University of California Los Angeles

A trend over the past few years has been comparing embryonic stem cells, adult stem cells and reprogrammed adult cells (also known as iPS cells) to each other and to other cell types. The goal is to understand what the cells are, exactly, and and how they differ from each other. Eventually this information could help researchers learn which type of cell will be most effective for developing therapies, understanding diseases or drug screening.

One perplexing question in regenerative medicine is why the human heart muscle cells are unable to divide and multiply their numbers. If they could, maybe they'd be able to produce new heart cells to replace those lost after a heart attack. Newts and salamanders can do it, why can't we?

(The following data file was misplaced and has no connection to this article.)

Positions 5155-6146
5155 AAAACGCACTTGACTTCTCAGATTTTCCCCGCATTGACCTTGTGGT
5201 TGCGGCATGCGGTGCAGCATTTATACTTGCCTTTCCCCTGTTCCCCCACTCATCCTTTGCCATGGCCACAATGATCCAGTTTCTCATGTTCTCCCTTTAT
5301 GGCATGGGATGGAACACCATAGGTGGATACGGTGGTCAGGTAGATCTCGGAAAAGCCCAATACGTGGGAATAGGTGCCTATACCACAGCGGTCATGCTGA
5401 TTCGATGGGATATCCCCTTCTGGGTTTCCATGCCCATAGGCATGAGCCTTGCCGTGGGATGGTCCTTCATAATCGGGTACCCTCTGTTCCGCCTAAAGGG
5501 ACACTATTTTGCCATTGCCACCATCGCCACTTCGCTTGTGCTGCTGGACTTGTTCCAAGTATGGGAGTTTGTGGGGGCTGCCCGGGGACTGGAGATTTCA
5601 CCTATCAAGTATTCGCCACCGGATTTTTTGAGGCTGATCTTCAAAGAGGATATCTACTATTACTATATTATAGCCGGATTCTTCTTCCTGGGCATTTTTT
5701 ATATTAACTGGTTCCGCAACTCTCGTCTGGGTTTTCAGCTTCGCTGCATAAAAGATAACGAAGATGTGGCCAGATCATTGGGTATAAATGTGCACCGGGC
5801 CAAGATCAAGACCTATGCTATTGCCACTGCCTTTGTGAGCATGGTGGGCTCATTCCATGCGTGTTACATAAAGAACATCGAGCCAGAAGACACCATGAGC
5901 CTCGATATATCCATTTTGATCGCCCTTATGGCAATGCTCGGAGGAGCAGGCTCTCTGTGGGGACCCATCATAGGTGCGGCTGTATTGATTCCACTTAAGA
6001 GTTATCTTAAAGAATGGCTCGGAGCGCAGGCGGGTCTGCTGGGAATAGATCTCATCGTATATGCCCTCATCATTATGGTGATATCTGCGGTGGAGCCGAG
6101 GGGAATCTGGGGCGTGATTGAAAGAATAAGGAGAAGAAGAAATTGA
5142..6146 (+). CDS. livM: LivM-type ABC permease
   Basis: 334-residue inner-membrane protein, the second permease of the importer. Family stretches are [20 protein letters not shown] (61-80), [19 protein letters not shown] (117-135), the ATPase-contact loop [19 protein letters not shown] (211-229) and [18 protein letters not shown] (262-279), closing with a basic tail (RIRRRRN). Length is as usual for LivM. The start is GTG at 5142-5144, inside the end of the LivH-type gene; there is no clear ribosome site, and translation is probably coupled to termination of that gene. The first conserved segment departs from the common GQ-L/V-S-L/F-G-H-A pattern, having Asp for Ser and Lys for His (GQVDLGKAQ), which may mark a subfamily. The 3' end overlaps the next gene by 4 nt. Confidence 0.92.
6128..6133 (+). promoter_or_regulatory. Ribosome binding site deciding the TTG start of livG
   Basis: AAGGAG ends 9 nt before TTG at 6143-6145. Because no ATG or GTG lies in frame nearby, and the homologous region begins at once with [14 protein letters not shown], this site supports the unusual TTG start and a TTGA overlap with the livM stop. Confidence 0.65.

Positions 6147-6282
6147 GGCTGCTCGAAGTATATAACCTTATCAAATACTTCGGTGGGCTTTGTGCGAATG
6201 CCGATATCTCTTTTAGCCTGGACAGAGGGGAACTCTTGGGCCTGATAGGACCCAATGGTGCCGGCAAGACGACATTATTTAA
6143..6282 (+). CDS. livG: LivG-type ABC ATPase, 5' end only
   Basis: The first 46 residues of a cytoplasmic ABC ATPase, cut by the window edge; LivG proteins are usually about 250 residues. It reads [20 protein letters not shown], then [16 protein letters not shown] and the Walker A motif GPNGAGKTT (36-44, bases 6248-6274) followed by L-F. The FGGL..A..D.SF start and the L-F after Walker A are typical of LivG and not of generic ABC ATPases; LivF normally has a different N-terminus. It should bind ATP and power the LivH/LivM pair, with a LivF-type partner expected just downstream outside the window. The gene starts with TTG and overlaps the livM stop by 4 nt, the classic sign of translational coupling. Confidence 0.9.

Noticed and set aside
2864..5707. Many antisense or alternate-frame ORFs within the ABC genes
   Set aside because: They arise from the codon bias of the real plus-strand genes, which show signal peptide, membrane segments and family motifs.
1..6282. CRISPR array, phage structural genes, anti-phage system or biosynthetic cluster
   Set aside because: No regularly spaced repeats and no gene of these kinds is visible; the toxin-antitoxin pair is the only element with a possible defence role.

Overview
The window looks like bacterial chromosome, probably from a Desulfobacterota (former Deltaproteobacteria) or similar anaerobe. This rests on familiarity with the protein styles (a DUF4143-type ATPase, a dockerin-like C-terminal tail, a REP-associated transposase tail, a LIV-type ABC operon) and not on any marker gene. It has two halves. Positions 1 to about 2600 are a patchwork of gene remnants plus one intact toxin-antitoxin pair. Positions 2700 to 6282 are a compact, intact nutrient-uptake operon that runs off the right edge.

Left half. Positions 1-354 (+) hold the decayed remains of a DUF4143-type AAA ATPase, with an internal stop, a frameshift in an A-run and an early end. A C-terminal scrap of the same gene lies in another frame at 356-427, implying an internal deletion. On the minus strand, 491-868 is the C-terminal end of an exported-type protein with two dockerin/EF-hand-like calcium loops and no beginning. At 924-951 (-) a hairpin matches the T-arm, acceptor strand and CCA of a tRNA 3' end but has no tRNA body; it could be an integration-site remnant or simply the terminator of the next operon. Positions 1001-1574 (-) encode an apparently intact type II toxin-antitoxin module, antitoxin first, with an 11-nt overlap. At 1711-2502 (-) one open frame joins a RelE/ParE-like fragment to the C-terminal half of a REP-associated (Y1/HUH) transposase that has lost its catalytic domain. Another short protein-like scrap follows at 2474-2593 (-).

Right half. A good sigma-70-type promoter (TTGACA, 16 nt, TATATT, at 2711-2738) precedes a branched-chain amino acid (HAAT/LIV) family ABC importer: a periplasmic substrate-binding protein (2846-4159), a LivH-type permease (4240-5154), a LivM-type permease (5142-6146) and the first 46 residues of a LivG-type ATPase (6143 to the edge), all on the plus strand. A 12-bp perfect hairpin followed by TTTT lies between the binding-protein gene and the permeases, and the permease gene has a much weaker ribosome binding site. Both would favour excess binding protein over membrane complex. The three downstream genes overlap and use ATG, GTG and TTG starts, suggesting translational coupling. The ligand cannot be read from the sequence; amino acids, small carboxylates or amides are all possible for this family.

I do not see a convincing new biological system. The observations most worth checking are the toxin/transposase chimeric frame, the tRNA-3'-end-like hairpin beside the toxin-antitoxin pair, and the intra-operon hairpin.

Last week's big news at CIRM was the election of Jonathan Thomas as the new governing board chair, as we announced late Wednesday night. He will be replacing Robert Klein, who has served the agency since its inception in 2004. Not that anyone can replace Klein, exactly, but Thomas seems eager to step in and start leading the agency.

Stem cell scientists at the University of Michigan and in Detroit have created two embryonic stem cell lines that contain disease-causing mutations: Hemophilia B, a hereditary condition in which the blood does not clot properly and Charcot-Marie-Tooth disease, an inherited disorder leading to degeneration of muscles in the foot, lower leg and hand.

When I was the editor of a national magazine for physicians, I told my writers to do any story they found on prostate issues, with our overwhelming male audience then, I knew those stories would get high readership scores. My readers back then would have loved today's news out of UCLA. The team there, led by CIRM grantee Owen Witte, found that the inhibition of a certain protein slowed the growth of an aggressive form of prostate cancer in animal models.